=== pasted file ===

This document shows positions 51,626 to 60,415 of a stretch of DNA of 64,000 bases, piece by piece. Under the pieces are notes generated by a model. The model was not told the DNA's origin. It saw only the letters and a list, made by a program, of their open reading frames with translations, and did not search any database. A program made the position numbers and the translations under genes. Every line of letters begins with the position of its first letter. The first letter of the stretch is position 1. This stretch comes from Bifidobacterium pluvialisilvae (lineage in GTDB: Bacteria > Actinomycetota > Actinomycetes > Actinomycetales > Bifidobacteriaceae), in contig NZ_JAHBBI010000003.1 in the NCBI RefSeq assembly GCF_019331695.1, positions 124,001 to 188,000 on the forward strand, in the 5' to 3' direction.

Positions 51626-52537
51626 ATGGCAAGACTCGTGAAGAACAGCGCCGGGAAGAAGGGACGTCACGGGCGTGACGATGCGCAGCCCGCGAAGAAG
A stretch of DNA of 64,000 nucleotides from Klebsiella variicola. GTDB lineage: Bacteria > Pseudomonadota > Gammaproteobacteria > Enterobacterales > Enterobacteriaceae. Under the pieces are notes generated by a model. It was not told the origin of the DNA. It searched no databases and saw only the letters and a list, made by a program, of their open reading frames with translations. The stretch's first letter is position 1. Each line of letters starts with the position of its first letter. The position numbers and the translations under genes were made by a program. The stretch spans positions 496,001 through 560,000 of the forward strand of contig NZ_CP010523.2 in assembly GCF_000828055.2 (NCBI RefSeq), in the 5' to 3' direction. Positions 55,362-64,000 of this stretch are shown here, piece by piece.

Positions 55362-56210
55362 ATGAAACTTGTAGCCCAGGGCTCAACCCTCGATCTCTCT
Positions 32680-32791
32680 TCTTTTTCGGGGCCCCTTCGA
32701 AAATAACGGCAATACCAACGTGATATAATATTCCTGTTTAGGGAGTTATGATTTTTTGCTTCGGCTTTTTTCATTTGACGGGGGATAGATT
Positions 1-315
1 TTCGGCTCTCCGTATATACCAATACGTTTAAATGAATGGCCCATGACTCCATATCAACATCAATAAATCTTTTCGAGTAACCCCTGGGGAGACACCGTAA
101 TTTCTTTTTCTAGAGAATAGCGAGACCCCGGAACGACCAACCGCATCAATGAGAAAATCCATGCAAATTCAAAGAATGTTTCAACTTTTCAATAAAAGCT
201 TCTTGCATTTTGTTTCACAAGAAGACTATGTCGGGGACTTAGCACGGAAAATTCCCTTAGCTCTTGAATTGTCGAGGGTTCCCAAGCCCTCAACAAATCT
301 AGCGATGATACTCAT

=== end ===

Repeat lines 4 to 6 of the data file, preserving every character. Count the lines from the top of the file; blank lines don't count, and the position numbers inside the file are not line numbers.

A stretch of DNA of 64,000 nucleotides from Klebsiella variicola. GTDB lineage: Bacteria > Pseudomonadota > Gammaproteobacteria > Enterobacterales > Enterobacteriaceae. Under the pieces are notes generated by a model. It was not told the origin of the DNA. It searched no databases and saw only the letters and a list, made by a program, of their open reading frames with translations. The stretch's first letter is position 1. Each line of letters starts with the position of its first letter. The position numbers and the translations under genes were made by a program. The stretch spans positions 496,001 through 560,000 of the forward strand of contig NZ_CP010523.2 in assembly GCF_000828055.2 (NCBI RefSeq), in the 5' to 3' direction. Positions 55,362-64,000 of this stretch are shown here, piece by piece.

Positions 55362-56210
55362 ATGAAACTTGTAGCCCAGGGCTCAACCCTCGATCTCTCT